In April 2018, Craig Mellor, the CEO, and Catherine Brenner, AMP’s Chair, both resigned. A subsequent estimate from the interim CEO, in evidence to the Royal Commission, suggested that the ultimate cost could be A$1.1 billion.

In May 2019, the recently-installed new chairman, David Murray, told the meeting that AMP had failed its shareholders, employees and financial advisers after disastrous criticism by the Royal Commission in the previous year that saw huge withdrawals of customers’ savings.


By the end of 2019, the regulators were seen as starting to take firmer action against misconduct in financial services. For instance, APRA was using BEAR (Banking Executive Accountability Regime) to go after Westpac, and ASIC was going after a subsidiary of TAL Life, a subsidiary of Dai-ichi Life. However, ASIC, having imposed additional capital requirements of A$1 billion on Westpac, lost its case over Westpac using HEM living costs as a benchmark in lending decisions,


The recent global spread of the covid-19 virus is having a devastating effect on economies world-wide, and the ultimate impact is likely to be very severe. Banks around the world have a dreadful reputation following the Crash of 2008, albeit Australia’s banks acquired their dire reputation later, for rather different reasons. So there is an opportunity now for them to redeem themselves to an extent in the eyes of the public and governments by the way in which they respond to the needs of Australia in the months to come.

The headlines so far indicate relief packages for small business, deferment of mortgage payments, and consideration of reducing interest rates on credit card balances. On the other hand, credit rating agency Moody’s downgraded its outlook for Australia’s banking system from stable to negative in April, and the Central Bank expressed its concern about the likelihood of a big contraction in the economy.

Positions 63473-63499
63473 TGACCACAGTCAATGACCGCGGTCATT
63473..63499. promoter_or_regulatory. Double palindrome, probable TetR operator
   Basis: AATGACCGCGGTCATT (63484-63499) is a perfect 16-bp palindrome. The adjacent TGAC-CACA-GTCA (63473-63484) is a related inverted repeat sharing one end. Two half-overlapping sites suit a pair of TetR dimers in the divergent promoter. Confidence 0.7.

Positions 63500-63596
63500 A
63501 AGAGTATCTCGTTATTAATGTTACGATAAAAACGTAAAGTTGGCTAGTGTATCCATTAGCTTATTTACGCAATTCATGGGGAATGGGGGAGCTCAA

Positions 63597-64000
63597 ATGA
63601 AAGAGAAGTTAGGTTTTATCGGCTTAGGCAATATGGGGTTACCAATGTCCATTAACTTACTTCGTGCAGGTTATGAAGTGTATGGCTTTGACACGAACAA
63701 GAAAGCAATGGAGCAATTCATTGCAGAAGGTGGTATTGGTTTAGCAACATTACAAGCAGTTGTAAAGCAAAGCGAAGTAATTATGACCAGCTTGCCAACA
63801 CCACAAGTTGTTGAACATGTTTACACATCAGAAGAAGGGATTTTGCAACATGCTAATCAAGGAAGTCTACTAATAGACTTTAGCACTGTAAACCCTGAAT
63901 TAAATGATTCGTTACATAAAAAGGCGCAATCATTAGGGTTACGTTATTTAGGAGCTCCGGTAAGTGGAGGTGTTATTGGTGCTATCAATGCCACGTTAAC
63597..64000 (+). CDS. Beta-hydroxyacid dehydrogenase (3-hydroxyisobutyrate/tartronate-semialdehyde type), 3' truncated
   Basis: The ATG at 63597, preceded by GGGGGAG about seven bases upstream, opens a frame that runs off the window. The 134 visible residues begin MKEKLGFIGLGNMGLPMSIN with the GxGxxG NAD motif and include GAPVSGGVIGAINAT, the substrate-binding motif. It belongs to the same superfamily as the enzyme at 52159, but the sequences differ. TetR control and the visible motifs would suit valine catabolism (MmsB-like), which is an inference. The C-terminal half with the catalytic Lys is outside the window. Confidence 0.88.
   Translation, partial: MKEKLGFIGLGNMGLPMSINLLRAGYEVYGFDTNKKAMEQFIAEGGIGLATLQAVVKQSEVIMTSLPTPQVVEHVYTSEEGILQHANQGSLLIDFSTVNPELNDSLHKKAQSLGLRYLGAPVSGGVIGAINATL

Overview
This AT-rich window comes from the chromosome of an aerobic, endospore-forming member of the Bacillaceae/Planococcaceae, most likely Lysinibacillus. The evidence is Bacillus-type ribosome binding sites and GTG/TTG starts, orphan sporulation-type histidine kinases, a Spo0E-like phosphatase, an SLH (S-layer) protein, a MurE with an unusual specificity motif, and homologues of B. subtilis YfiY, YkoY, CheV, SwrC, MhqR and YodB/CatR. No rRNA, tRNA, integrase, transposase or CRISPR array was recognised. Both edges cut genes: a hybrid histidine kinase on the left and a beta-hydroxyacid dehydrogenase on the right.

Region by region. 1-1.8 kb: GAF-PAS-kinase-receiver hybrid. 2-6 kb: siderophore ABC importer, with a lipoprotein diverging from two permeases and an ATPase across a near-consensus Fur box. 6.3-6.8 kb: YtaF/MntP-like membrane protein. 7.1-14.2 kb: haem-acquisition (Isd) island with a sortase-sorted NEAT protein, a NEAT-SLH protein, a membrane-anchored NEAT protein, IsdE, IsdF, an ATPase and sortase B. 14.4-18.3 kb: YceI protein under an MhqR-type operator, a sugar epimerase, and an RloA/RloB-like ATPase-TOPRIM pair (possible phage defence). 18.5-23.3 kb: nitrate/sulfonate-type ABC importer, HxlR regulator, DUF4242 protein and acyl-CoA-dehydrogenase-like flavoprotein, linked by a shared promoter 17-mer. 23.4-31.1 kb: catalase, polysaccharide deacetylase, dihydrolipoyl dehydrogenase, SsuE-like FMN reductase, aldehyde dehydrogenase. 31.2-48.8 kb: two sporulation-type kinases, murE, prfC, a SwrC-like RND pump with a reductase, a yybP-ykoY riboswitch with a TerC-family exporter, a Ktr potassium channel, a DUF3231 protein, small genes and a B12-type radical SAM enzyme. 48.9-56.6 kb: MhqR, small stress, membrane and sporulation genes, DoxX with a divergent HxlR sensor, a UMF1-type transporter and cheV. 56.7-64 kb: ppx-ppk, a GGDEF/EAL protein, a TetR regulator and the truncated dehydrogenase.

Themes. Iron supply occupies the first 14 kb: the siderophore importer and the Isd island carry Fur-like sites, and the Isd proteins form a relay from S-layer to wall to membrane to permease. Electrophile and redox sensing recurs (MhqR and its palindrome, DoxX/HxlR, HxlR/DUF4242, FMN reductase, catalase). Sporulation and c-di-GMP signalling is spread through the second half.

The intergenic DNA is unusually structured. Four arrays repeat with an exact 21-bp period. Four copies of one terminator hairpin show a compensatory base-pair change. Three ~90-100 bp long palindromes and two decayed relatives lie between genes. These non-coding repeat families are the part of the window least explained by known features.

What happens next

So, notwithstanding APRA softening its capital requirements and the government promising significant fiscal action, the pressure on the banks’ customers, and hence on the banks’ own financial health, is likely to escalate rapidly.
What will that do to the banks’ willingness, or even their ability, to be generous towards their customers, and hence build a store of goodwill to offset the dire outcome of the Royal Commission enquiry?

The remarks of Mr Morgan (ex-CEO of Westpac) about adverse effects of the new rulings on bank profitability, and similar criticisms by Mr Murray (recently appointed chairman of AMP) about the potential elimination of the provision of essential financial advice resulting from the Commission’s recommendations, make one wonder how much attitudes have really changed. Consider how the US banks lobbied for relaxation of post-Crash regulation once sufficient time had passed and the political climate had changed.

Again, we return to our long-standing argument that the only way to achieve permanent alteration in behaviour is to define appropriate metrics and then to measure performance against these metrics on a regular basis, with the objective of achieving steady improvement. And, notwithstanding Mr Hayne’s view that these soft aspects of culture can’t be measured, we would beg to disagree, having installed just such measures with clients in the past.

In the absence of such measures, the cynic would say that human nature doesn’t change. So exhortations by external authorities for culture change and promises by managements to change culture for the better, will be, as Roman poet Catullus said about expressions of undying love, like promises written on the wind and in the fast flowing stream.